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Property owners claim SAMA assessments don’t make sense and harm businesses

Business owner Gayland Panko is appealing Saskatchewan Assessment Management Agency (SAMA) property tax assessments that he says are not based on data or common sense, causing tax rates to fluctuate and making it impractical to invest in Moose Jaw properties.

Gayland Panko, owner of real estate firm Panko & Associates, is appealing Saskatchewan Assessment Management Agency (SAMA) property tax assessments that he says are not based on data or common sense, causing tax rates to fluctuate and making it impractical to invest in Moose Jaw properties.

Panko told that SAMA is using a statistical model developed by Robert Gloudemans, a mass appraisal specialist whose company is headquartered in Arizona.

The problem, Panko explained, is that SAMA is applying the model using too few data points.

Statistical models are designed to take a carefully selected set of representative data points and produce information such as average values, trend lines, average deviation from the norm, and more. All statistical models include calculations of the minimum number of data points needed for the model to work, along with criteria for selecting those points.

Panko shared an email in which he asked Gloudemans to help solve the problem.

“In discussions with SAMA, we determined that they could only use three sales in the last four-year period,” Panko wrote. “I feel like your model can't work properly with insufficient data.”

Gloudemans response: “SAMA is one of my long-standing clients and I can't comment on their valuation techniques or practices in specific instances.”

During an appeals hearing on Sept. 30 in front of the Saskatchewan Municipal Board (SMB), a member of the board asked SAMA’s representative, “If I’ve got my figures right, here, in between a 2,700-square-foot warehouse and then as compared to a 2,900-square-foot warehouse, so similar sizes, you’ve got a cap rate of 3.09 as opposed to 6.37?”

The topic can be confusing, but the board member was essentially asking why SAMA’s property valuations would have the owner of the smaller warehouse paying more than twice as much property tax as the owner of the larger warehouse.

According to Panko, an experienced real estate professional, a 3.09 cap rate is like the highest possible prestige building downtown in a major city like Vancouver — not a small-town warehouse.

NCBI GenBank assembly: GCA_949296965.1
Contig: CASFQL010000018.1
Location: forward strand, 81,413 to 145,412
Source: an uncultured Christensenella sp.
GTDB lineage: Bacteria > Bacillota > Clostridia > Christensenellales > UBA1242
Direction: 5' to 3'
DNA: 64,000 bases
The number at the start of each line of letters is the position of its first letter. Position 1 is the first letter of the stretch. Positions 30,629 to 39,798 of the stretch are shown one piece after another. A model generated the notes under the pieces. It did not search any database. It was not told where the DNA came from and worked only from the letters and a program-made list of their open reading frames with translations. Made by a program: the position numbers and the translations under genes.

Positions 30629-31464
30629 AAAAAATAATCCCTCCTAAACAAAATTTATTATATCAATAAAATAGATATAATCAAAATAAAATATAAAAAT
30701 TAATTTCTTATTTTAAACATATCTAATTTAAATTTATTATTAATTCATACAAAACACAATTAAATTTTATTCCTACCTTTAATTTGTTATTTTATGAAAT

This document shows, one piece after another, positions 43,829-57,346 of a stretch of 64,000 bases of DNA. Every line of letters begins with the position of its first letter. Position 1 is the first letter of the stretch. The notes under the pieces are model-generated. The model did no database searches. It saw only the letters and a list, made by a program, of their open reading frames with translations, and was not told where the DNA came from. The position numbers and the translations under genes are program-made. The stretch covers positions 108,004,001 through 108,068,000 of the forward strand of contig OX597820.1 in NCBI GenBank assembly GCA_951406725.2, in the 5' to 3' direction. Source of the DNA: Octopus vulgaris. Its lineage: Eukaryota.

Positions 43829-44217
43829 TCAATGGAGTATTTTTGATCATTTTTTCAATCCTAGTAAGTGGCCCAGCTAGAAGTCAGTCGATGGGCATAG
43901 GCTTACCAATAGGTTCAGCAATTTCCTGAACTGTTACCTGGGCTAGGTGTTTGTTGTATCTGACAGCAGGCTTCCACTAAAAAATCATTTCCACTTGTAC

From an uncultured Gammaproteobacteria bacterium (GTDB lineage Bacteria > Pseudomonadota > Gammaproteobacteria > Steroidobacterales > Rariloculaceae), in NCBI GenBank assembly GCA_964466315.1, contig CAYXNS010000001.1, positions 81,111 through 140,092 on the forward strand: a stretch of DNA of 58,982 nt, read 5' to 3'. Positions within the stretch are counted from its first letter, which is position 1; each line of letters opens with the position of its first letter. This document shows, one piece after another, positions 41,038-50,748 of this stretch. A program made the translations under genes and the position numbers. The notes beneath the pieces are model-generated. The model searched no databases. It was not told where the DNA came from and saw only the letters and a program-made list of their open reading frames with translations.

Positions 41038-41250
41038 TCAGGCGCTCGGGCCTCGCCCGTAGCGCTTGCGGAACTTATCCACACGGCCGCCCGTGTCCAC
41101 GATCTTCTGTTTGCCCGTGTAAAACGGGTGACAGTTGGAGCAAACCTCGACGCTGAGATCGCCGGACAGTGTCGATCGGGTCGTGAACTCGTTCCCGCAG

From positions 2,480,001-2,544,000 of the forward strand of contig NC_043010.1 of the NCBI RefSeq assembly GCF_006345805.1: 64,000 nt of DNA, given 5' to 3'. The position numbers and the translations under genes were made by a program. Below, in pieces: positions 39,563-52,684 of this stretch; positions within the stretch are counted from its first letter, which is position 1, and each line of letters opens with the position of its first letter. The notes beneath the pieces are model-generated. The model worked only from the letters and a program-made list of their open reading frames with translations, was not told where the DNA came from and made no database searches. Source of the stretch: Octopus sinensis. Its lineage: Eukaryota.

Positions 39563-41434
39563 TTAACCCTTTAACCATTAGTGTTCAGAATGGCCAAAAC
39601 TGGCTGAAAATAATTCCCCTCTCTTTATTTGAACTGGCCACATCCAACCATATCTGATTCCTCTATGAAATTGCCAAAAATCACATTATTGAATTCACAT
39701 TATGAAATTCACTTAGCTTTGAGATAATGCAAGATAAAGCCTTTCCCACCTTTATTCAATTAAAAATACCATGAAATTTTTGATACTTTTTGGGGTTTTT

“At the end of the day, it’s borne out by the data,” SAMA’s lawyer responded. “It’s borne out by this statistical testing SAMA did… . It’s not unfair, and it doesn’t necessarily mean that there’s any error in the assessment at all.”

Panko said SAMA insists that their assessments are merely a result of data inputted to a proven model — however, when the model is questioned, SAMA points out that their assessors are authorized to use their expert judgment to appraise properties according to the legislation.

“So, which is it?” he said. “Is it just their model, or are they using their judgment? I bought a property in 2021 that is now valued more than twice as high by SAMA’s latest assessment. That means any business plan I might have had for that property now doesn’t work, because I’m paying more than twice as much tax as I had planned for.

“And next year, because they aren’t using enough data points, it could drop all the way back down again. Who knows?”

The property Panko referenced is a North Service Road warehouse. A foreclosure, it sat on the market for three years before he bought it. The year after his purchase, SAMA assessed it at two-and-a-half times what he paid for it, blindsiding him with much higher property taxes.

"I couldn't sell it for the price they assessed it as," he said. "I wouldn't buy it at that price, I'd have to be crazy. And now I have all these clients coming to me to sell properties they suddenly can't afford the taxes on, and no one is going to buy them."

Panko claims Moose Jaw’s real estate market has become a hot potato because of the unpredictability and unfairness of tax assessments.

The three sales SAMA used to determine the value of the north service road warehouses were a twice-sold former tire shop on Main Street — one of those sales is outside of the assessment period and should not have been included — and the new Moose Jaw Ford dealership.

“We’re talking about warehouses on the north service road, like, (crappy)-looking industrial base, versus the brand-new Ford dealership … . How on earth can you use a $10 million Ford dealership and call it a warehouse?

“That was it,” Panko said, “that was the only two data points they had.”

Panko thought he had a slam-dunk appeal case. Instead, he and his wife have been fighting the assessment model for two years now.

“A lot of these other towns — Swift Current, Prince Albert, Saskatoon, Regina — they all do their own assessments. They’ve said they won’t use SAMA.”

Moose Jaw’s city council voted in 2015 to make a long-term deal with SAMA, locking them in until 2030.

SAMA has a seemingly limitless legal fund to fight appeals, Panko noted, and most people trying to appeal their assessments are forced to give up.

Panko said he isn’t going to halt his appeal. He will take it as far as he can, despite the system being against him.

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